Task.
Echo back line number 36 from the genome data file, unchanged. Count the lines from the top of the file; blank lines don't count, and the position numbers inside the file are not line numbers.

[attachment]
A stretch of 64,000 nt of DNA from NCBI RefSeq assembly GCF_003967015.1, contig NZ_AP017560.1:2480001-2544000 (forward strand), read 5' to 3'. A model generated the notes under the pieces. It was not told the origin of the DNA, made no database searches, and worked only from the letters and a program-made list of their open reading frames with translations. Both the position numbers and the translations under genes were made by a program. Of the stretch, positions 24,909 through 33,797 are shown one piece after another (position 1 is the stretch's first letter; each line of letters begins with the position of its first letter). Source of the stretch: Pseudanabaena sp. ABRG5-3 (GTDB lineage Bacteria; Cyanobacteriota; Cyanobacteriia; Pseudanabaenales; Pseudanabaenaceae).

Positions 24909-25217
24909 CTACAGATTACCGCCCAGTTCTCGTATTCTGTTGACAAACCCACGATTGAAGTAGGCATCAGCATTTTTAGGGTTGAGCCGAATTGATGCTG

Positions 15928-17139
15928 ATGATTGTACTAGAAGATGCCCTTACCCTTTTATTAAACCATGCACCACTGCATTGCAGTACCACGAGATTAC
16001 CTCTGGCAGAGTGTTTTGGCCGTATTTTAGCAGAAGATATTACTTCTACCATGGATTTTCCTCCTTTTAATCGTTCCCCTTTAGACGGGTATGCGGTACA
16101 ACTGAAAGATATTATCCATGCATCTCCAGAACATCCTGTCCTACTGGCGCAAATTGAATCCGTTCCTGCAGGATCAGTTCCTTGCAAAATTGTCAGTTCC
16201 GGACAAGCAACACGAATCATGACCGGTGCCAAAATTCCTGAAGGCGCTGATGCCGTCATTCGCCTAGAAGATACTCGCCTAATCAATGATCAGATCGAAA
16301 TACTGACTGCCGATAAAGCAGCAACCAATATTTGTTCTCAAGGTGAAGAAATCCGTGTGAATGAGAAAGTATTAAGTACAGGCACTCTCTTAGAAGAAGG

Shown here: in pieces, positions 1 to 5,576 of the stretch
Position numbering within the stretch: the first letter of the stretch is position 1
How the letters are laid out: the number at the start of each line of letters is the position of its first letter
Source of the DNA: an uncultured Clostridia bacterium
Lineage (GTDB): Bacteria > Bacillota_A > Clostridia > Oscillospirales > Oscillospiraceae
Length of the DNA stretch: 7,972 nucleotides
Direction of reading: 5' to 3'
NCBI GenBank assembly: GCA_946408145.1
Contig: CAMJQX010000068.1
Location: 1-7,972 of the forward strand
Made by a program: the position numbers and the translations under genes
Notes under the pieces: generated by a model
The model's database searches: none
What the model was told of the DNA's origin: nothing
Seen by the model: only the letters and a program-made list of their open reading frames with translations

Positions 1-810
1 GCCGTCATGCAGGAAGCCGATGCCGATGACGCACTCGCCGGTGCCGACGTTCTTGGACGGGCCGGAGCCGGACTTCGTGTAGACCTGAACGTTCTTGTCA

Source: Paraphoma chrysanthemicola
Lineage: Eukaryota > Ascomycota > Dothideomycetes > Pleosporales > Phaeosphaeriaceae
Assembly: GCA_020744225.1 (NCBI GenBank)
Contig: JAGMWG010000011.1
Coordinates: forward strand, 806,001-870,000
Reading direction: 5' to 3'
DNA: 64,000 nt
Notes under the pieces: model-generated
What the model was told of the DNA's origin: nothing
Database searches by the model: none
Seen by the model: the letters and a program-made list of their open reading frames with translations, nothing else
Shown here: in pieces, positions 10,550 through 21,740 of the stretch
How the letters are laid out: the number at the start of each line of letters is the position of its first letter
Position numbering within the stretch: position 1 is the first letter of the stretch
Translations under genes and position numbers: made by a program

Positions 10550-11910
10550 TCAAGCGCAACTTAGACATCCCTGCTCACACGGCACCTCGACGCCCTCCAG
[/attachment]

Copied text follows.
Database searches by the model: none